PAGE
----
Best known as the co-founder of the Crips, the largest street gang in the United States, Stanley Tookie Williams lived in a life of crime and violence. He was born on December 29, 1953, in New Orleans, Louisiana to a mother who was seventeen years old at the time of his birth. His father, Stanley Williams, Jr., abandoned the family following his birth.
Williams and his mother moved to Los Angeles, California in 1959. Bored at home, Williams wandered the streets and through fighting, made a name for himself. He did not attend school and instead engaged in petty theft and occasional robbery. Eventually meeting Raymond Washington who had a similar lifestyle, the teenagers started a group that would act as a neighborhood watch and protect their families and homes. By 1969 that group evolved into the Crips with fifteen-year-old Williams and Washington leading it.
The Crips membership grew exponentially over the years. By 1978 there were 45 Crip gangs numbering 20,000 members in Los Angeles County alone. No longer simply fighting for “turf,” they controlled the production and distribution of PCP, marijuana, and amphetamines. By 1999 the Crips had expanded far beyond California to the Pacific Northwest, the Midwest, and the East Coast, with an estimated 50,000 members. Although Williams and Washington were the founders of the Crips, they had only nominal control over the criminal activities of the various “sets” as individual Crip gangs were called. The Crips fought rival gangs such as the Bloods, but Crip sets just as often fought each other.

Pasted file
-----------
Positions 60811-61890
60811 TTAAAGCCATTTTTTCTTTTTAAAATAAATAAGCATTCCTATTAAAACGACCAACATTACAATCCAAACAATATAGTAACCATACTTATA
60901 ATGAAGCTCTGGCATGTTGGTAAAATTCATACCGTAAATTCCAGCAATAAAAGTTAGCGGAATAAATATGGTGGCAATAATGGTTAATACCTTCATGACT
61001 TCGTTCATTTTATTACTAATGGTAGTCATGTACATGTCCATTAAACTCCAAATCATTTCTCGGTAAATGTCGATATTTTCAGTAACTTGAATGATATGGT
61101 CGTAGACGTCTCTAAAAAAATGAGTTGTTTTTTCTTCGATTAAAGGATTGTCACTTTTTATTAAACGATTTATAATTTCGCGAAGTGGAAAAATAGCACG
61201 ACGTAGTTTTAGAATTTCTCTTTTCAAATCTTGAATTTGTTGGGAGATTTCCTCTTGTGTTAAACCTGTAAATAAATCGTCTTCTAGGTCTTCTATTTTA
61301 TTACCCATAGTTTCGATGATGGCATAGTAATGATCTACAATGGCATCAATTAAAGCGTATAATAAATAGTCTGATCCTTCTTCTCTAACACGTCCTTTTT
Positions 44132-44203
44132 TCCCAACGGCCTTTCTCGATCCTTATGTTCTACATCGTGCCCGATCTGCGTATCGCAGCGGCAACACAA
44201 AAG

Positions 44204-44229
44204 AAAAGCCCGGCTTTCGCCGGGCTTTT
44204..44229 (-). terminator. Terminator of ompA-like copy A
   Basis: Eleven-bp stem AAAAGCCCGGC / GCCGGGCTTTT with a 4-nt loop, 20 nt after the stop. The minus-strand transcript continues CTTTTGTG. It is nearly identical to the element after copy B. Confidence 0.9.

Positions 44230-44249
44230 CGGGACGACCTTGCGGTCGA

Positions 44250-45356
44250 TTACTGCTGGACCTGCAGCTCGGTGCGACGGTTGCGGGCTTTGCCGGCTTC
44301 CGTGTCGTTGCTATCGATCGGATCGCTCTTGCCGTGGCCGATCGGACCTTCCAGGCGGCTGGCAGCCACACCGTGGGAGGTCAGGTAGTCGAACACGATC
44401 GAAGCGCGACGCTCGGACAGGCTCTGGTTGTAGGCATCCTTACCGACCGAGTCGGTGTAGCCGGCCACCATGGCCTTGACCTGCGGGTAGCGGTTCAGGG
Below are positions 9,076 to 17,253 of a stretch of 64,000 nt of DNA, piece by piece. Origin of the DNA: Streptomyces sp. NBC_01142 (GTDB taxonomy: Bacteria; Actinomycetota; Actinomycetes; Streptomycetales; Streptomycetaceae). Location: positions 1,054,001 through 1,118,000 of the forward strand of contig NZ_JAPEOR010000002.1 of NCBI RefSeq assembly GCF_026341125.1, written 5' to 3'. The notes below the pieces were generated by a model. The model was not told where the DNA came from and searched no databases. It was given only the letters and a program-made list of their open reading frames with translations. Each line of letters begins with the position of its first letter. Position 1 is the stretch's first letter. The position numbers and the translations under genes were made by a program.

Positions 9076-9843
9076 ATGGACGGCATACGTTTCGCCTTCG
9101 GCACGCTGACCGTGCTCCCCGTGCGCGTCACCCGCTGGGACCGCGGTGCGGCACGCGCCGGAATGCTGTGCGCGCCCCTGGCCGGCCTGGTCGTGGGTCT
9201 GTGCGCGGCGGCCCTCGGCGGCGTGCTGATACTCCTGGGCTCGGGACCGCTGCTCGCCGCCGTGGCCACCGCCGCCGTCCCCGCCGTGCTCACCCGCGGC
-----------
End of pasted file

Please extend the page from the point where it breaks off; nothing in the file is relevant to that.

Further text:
In 1979, Washington was killed, and Williams’ life of crime quickly spun out of control. While on drugs, Williams and other Crips orchestrated a robbery at a Los Angeles convenience store that turned deadly when Williams executed the store clerk. Later in the year, Williams broke into a motel and killed the owner, his wife, and their daughter. He was arrested and in 1981 tried, convicted, and sentenced to die by lethal injection.
Soon after arriving in prison, Williams initiated assaults and was given solitary confinement for six years. Williams claimed this experience changed him. He found religion and said he repented for his sins in the eyes of God. Meanwhile, Williams and his attorneys submitted multiple appeals to avoid the death sentence.
By the 1990s, having realized the harm that the Crips had inflicted, particularly on African American communities, Williams penned an apology letter, spoke out against gang violence, and wrote children’s books on the subject to influence young readers to avoid gangs. He also wrote an autobiography and an exposé on life in prison. When asked what he most regretted in his life, Williams simply stated “Creating the Crips.”
His changed ways and outreach to dismantle the gang community lifestyle caught worldwide attention. In 2001, a member of the Swiss Parliament nominated Williams for the Nobel Peace Prize for his efforts. In 2004, Williams created a Protocol For Peace that stopped the violence between the Crips and Bloods.
In 2005, Arnold Schwarzenegger, then Governor of California, denied clemency for Williams. Schwarzenegger said Williams’ claims that he had changed contradicted his argument that he was innocent of his crimes. Schwarzenegger denied Williams’ petition and he was executed by lethal injection on December 13, 2005 at the San Quentin State Prison in California.
Williams wed his wife Bonnie in 1981. Together, the couple had three children, including Stanley “Little Tookie” Williams IV. Williams was also involved with the Crips and led a life of crime; he was eventually sentenced to sixteen years in prison for second-degree murder.